Jazmine Sullivan talks love, growth & showing her softer side

Jazmine Sullivan’s debut album Fearless, was received with critical acclaim and earned her seven Grammy nominations and a host of other accolades; two years on Sullivan releases her second album Love Me Back. Album number two offers a mix of contemporary R&B with a nod to ’80s production and a smattering of dancehall. The lyrics give an insight as to how Sullivan has grown as an individual and artist; with heavyweights such as Missy Elliot and Mary J Blige championing her, the success of this album seems assured. Jazmine speaks to Soul Culture about her beginnings, the pressure of replicating the success of the first album and her aspirations for 2011.

SoulCulture: You grew up in Philadelphia and started out singing in church how does that shape what we hear today?

Jazmine Sullivan: When you sing in church you sing from the soul and my music s definitely soulful. I was doing that until I was 12 and then I decided that I wanted to sing R&B. I started singing at a club called ‘the Soft Spot’ which is a place that women could get a platform to perform…

Philly is historically rich in soulful singers and soulful music so as a child I went to this place to perform [Soft Spot] and got the chance to listen and see and hear wonderful performers like Jill Scott, Kindred, The Roots – this was the Philly soul scene that I was in and that definitely shaped my music now. I sing from the soul. Everything that I sing, I sing from the heart.

I understand that your mum exposed you to a lot of Aretha Franklin has that affected you as a recording artist…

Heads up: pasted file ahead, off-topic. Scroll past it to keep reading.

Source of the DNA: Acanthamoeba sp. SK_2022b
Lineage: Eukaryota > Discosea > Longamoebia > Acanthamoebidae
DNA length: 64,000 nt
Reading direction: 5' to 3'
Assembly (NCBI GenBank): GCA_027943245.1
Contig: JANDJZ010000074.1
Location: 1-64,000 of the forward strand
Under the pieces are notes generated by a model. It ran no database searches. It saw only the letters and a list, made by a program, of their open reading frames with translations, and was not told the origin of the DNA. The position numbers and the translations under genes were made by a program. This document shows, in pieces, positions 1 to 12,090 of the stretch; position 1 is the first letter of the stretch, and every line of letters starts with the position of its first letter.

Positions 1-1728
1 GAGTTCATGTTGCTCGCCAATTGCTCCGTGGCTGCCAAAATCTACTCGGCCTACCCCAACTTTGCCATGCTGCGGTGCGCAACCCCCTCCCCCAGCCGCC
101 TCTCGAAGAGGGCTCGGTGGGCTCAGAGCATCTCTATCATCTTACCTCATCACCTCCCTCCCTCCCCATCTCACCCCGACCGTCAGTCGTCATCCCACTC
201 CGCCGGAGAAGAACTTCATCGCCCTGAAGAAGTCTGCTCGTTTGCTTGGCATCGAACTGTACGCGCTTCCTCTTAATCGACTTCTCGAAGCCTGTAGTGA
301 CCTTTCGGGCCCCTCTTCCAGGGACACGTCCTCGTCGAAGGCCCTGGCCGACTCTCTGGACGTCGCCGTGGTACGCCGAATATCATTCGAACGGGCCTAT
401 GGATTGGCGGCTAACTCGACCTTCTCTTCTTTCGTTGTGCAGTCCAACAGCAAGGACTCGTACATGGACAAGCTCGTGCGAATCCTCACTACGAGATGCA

JS: I’m influenced by anyone that I have encountered musically in anyway. Growing up my mum was a huge Aretha Franklin fan and when I was younger I didn’t really want to hear it [Jazmine mimics herself as a 12 year old] but as I got older I appreciated her and who she was and what she did and she definitely has influence.

Where do you begin with a second album when the first is Grammy nominated seven times?

JS: Ah man, you begin second guessing yourself… Everything that you do, you don’t know if it’s as good as the first one and then you don’t know if people are gonna like it… Something just clicked and I was like, I have to just do me.

I can’t worry about if people are gonna like it or how people are gonna feel I just have to put it down and do exactly what I did with the first album where I didn’t feel pressured because I was just doing what was natural to me, so I had to remember that and do it again for this one.

You talked about just being you but a couple of years have passed since Fearless (the first album) and I’m guessing a lot has changed. How has that shaped you as a person and how did that manifest itself on the record?

JS: I’ve grown just from life – and I think that, that is reflected on the album and whatever it is that I’m going through and learning and experiencing, I’ll put it into words and put it on the album.

With this particular album I think people saw a softer side of me, I wasn’t just the angry woman. During the album I was in a relationship and there were good and bad times and I wanted to explore more with the good times and show a softer side and show love.

On the first album tracks such as ‘Bust Your Windows’ paint a picture of reacting impulsively to situations where as on album two we have tracks such as ’10 Seconds’ that show the power of reflection.

JS: That’s right [on the first album] I just went. But as you grow older you realise that you can’t do that anymore! (laughs) You have to stop yourself and think about it first.